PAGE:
Mortgage Rates Report: June 25, 2008

Posted by: Brian Brady on June 25th, 2008

No recommendation until tomorrow. All eyes are on the Federal Reserve Open Market Committee today. At 2:15PM (EDT), 11:15 (PDT), they will release their interest rate decision and statement. The fixed income securities market believe there is a 43% chance that the Fed will RAISE rates to stifle inflation in August and that there is a 61% chance that the hike will come in November.

The eyes will be on the Fed’s commentary, though:

”We expect the Fed to keep the funds rate at 2% today but to shift to a more hawkish statement by placing more emphasis on inflation over growth risks,” strategists at Credit Suisse wrote in a research report. “The Fed will likely use this meeting as an opportunity to set the stage for a potential rate rise in August.”

If the Fed signals that rates could rise as early as August, expect mortgage rates to jump .25% higher, from today’s 6.375% 30 year fixed rate, over the next few weeks. If the Fed signals rate hikes are “possible” as a way to fight inflation, expect rates to stay level through in July (6.25% to 6.5%).

Finally, if the Fed shifts back to its anti-recessionary talk, we could see rates drop down to 6%.

As you can see, there are a lot of “ifs”. This is why today’s Fed commentary is all important. The Fed’s ambiguity has traders convinced that higher rates are a foregone conclusion.

Here’s the silver lining hidden in this dark cloud; mortgage rates are equal to what they were in July, 2007. The Fed Funds rate was at 5.25%, then.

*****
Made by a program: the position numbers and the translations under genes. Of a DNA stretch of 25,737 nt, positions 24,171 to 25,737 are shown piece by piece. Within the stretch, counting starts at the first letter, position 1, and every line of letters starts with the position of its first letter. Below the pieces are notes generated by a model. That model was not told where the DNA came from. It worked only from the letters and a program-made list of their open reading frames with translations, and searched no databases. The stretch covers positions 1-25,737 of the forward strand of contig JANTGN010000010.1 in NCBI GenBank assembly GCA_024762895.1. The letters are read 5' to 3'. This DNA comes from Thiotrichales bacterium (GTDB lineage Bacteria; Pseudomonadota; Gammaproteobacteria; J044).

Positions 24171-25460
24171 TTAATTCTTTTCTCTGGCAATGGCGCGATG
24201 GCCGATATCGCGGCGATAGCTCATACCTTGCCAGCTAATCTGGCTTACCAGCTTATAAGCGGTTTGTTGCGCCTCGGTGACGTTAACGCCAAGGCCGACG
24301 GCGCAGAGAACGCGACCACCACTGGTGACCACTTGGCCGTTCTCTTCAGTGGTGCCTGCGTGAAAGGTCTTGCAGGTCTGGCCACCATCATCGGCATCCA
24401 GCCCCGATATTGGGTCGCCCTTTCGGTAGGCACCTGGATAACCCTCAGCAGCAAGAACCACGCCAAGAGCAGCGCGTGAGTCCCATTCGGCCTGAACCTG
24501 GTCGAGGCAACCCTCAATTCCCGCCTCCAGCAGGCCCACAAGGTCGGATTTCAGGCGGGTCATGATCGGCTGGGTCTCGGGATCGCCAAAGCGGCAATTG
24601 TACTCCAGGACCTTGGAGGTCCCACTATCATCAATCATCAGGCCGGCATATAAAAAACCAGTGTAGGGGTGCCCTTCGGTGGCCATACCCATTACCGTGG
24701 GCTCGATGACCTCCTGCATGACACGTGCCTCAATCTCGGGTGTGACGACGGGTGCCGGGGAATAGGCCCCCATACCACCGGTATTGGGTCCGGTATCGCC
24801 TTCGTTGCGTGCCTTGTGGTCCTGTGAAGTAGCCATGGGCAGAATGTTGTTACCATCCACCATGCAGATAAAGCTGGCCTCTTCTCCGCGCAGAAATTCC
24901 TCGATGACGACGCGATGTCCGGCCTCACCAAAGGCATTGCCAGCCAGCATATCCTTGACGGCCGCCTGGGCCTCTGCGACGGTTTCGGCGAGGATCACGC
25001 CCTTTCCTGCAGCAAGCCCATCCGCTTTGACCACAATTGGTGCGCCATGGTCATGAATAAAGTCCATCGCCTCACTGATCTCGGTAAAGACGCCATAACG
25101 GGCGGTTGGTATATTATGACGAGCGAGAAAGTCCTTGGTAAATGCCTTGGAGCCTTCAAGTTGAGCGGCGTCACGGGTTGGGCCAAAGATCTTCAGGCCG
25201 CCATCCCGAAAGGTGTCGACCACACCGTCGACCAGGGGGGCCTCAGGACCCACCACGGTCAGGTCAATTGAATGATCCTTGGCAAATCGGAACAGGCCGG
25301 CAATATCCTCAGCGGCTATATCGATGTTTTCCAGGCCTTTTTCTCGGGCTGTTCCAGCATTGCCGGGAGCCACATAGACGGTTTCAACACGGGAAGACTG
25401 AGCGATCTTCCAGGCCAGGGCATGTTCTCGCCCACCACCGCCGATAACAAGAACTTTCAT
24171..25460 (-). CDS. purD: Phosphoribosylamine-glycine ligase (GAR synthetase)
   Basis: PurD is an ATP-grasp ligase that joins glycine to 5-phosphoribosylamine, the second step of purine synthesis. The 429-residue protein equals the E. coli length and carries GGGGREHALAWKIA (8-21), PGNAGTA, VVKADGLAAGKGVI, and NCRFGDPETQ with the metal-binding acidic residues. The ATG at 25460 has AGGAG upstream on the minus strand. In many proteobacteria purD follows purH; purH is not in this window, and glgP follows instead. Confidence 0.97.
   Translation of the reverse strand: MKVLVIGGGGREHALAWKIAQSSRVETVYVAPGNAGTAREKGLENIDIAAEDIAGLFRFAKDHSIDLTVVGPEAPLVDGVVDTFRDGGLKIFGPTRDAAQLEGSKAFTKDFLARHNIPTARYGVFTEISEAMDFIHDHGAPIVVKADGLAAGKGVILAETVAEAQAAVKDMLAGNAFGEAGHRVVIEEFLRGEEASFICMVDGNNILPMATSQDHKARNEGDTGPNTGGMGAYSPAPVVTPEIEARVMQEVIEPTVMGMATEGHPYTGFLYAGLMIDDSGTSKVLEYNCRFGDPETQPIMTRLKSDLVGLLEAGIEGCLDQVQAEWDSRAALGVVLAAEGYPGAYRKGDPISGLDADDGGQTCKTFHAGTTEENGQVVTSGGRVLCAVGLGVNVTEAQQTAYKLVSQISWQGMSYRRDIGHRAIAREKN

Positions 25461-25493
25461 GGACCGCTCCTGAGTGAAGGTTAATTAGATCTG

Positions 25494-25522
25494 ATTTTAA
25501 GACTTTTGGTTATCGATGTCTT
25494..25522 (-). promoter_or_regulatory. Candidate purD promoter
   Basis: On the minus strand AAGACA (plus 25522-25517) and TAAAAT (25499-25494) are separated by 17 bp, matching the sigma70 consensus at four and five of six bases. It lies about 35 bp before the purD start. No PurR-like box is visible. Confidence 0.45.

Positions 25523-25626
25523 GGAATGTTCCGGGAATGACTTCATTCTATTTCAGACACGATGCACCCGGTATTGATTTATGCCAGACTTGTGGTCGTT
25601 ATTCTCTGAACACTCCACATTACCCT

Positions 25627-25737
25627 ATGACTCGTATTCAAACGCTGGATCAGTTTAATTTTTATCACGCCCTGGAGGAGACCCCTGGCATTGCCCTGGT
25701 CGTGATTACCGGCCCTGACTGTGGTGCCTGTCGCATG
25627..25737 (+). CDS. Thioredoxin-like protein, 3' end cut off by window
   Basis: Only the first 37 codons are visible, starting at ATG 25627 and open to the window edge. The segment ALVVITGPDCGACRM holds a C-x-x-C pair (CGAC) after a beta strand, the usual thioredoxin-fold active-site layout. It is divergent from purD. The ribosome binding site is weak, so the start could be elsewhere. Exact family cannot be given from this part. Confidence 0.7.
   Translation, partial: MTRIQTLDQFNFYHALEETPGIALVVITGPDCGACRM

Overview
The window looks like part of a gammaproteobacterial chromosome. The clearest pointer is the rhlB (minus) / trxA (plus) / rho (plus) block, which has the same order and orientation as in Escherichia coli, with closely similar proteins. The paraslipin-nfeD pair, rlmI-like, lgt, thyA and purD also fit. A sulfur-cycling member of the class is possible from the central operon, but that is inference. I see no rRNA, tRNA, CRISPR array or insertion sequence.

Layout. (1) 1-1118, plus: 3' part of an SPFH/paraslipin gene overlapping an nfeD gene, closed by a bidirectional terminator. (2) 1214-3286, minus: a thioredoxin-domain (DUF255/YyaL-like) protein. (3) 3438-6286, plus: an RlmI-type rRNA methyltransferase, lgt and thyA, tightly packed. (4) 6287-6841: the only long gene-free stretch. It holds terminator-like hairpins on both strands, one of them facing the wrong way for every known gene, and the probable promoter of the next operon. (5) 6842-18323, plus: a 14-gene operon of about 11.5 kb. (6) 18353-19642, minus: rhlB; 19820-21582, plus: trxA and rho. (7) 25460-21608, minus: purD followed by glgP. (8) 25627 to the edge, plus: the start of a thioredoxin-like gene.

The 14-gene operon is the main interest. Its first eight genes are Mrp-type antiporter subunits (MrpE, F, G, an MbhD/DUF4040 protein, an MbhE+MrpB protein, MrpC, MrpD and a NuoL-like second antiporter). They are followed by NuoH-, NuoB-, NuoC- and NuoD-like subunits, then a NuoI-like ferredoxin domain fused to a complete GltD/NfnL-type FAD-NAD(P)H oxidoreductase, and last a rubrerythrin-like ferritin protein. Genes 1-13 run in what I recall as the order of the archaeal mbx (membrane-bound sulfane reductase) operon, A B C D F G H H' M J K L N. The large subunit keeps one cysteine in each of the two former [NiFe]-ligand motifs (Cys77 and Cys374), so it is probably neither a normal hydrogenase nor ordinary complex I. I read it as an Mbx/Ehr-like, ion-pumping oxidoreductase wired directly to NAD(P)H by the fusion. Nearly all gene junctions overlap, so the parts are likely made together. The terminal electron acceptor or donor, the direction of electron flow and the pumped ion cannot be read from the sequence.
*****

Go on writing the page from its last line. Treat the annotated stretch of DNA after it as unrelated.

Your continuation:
Today, the Fed funds rate is at 2.25%. What that means is that mortgage rates SHOULD be able to withstand some 5-6 rate hikes and stay under 7%.

Alas, markets are discounting mechanisms. We still think there is a lot of risk to higher mortgage rates until the commodities bubble bursts.

Brian Brady is the Managing Director of the Mortgage Leaders Division of World Wide Credit Corporation, America’s #1 Mortgage Broker lending in 43 states.



3 Comments on “Mortgage Rates Report: June 25, 2008”

Wayne Long

Brian – what did you think of the cut in the Fed Rate? Was this a new signal? I noticed some improvement in mortgage rates Friday.

Ki in Austin

I hope the FED would not raise rates. Interest rates have been rising while they have stayed steady. If the FED raised rates I would be scared to see what would happen in the current market if mortgage rates went up to 7.

Blake Rickels

Mortgage rates are still at an all time low.

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